Ultimately, this chamber can end up being responsible for its own undoing. We cannot make it normal to have four Prime Ministers and four Treasurers in just four years. Leadership instability and ministerial turnover are the enemy of good public policy. It was a great honour to serve as a minister in a number of Howard government ministries. It was an even greater honour to serve as Treasurer in the Abbott government.

Tony Abbott, who sadly is overseas today, is one of the most selfless, hard-working and honourable people I have ever met. Yes, at times we have clashed, I confess. For more than 30 years we have argued our differences on everything from the republic to budget savings. But I say directly to the Australian people that the real Tony Abbott is more of a good and decent man than you may know.

The Abbott government was good at policy but struggled with politics. When faced with a choice, I would always prefer what was right than what was popular. On the economy and job creation, national security, border protection, taxation, climate change, immigration and federal-state relations, I believe we got the policies right. However, I admit that we could have done more to win over third-party endorsements and to win over the Senate. And we could have done more to win over the Australian people. We tried to achieve a lot in a short period of time. Whilst we were dealing with significant domestic policy challenges in health, welfare and education, we underestimated the massive time requirements associated with national security and chairing the G20. Nothing illustrated this better than the 2014 budget, where the government had more courage than the parliament.

As my good mate the outstanding Minister for Finance, Senator Matthias Cormann, will tell you, it is easier to spend money than to save money. Unfortunately, in modern politics it is far easier to demolish good policy proposals than to build and implement them.

In this place we all know that it will only be our family and very close friends who will push our wheelchairs around as we grow old. My closest mate, Andrew Burnes, has been a tower of support for me, through thick and thin. My family, both the Hockeys, that I was born into, and the Babbages, that I married into, have provided much love and unconditional support. My parents taught me values, and for that I am forever grateful. I hope I have made them proud. My brothers, who are here, and my sister shared that journey. I grew up in a house full of integrity. There was no back door you could sneak out of with a temporary leave pass to be disloyal or dishonest for just a few days. Growing up in a small business family I learnt that rewards will come as a result of hard work and innovation. In particular, you should never, ever put your honesty or your integrity up for sale. I was taught by the Jesuits that it is better to serve than be served—to be a man for others. It would have been impossible for me to serve in this place without the support of my wife, Melissa, and our children. Last Monday was Iggy’s 6th birthday, and I have missed every single one of his birthdays. I won’t miss another one.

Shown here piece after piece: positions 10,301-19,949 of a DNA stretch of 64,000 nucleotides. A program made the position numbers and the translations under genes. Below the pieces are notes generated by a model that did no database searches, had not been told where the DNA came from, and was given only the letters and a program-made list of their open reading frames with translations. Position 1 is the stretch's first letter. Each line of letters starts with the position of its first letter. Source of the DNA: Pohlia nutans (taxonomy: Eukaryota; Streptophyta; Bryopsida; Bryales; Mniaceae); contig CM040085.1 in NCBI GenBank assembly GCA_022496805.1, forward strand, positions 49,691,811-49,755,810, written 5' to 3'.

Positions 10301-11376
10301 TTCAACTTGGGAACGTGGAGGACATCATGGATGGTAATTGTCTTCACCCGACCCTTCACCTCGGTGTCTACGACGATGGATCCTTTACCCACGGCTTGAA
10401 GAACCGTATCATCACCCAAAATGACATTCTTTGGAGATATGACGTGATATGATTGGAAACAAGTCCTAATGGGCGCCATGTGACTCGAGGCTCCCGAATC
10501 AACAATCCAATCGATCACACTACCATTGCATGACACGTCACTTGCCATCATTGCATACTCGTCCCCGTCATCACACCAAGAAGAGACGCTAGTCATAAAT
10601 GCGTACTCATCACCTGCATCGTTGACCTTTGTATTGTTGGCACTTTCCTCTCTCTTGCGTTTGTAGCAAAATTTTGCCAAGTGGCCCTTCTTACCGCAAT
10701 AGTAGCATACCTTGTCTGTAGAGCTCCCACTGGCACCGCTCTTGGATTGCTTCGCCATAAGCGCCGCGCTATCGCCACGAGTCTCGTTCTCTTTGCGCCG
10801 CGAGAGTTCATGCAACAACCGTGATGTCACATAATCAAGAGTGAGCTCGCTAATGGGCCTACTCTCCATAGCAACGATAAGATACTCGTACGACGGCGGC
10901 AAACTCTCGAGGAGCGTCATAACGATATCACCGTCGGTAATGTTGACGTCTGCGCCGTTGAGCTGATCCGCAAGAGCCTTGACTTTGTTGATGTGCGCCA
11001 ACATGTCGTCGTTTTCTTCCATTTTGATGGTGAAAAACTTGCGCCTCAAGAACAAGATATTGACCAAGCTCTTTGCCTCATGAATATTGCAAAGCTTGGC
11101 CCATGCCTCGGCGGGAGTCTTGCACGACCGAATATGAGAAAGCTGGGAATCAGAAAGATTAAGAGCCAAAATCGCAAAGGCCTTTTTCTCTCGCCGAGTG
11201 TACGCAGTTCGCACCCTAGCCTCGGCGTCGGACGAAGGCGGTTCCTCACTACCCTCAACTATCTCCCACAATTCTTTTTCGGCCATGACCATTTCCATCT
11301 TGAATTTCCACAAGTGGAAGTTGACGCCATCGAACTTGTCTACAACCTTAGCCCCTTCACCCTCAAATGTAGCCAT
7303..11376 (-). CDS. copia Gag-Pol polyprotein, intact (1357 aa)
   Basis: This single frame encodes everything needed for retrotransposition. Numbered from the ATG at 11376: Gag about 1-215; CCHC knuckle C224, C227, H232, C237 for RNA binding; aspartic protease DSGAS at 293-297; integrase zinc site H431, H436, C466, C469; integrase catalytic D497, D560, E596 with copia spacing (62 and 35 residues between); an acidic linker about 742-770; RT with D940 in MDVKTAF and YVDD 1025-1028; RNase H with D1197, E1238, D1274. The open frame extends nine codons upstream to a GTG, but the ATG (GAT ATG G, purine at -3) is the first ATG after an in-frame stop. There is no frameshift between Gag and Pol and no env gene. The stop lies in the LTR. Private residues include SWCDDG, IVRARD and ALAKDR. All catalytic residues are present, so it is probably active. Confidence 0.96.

On the day I got married I officially joined the ‘men who bat above their weight’ club—and I was heavier then! For more than 20 years, Melissa has earnt the majority of the income, paid the bills, paid the mortgage, given birth to our children, and raised the family. I suppose she is probably asking, ‘Why did I bother?’!

She ran a global business and suffered my long absences from home. My wife, like all of your wives, husbands and partners, was a conscript to politics—I was the volunteer—yet her counsel has been wise and her loyalty has been fierce. She shares my values and well exceeds my capacities. I am so pleased for our children, Xavier, Adelaide and Iggy, that their mother’s DNA has been dominant over mine! It has been the greatest advantage for them in life to have a mother who is simply the most impressive person I have ever met.

Of course, the greatest achievement of a parent is to leave the next generation better off. The best measurement of political success is to look around you and see that you have made a positive difference. ‘Si monumentum requiris, circumspice’—which is Latin, meaning: ‘If you are looking for a monument, look around you.’ I have always subscribed to the view that, no matter what, I want my successors to succeed. I want them to be better than me. I want the Turnbull government to succeed. I genuinely want you, Malcolm, and all of my colleagues to be very successful—to be the best government Australia has ever had—because I owe that to my community and I owe that to my children.

All my life, I have subscribed to the principles of modern liberalism. In my maiden speech, I defined them as protection of individual rights, defence of parliamentary democracy, a commitment to positive reform and equality of opportunity. It is true, but it must be said: if you do not have core beliefs, then you have no core. When you are asked to make very difficult decisions that have a huge impact on people’s lives, without a guiding philosophy you will inevitably be indecisive or, worse, inconsistent.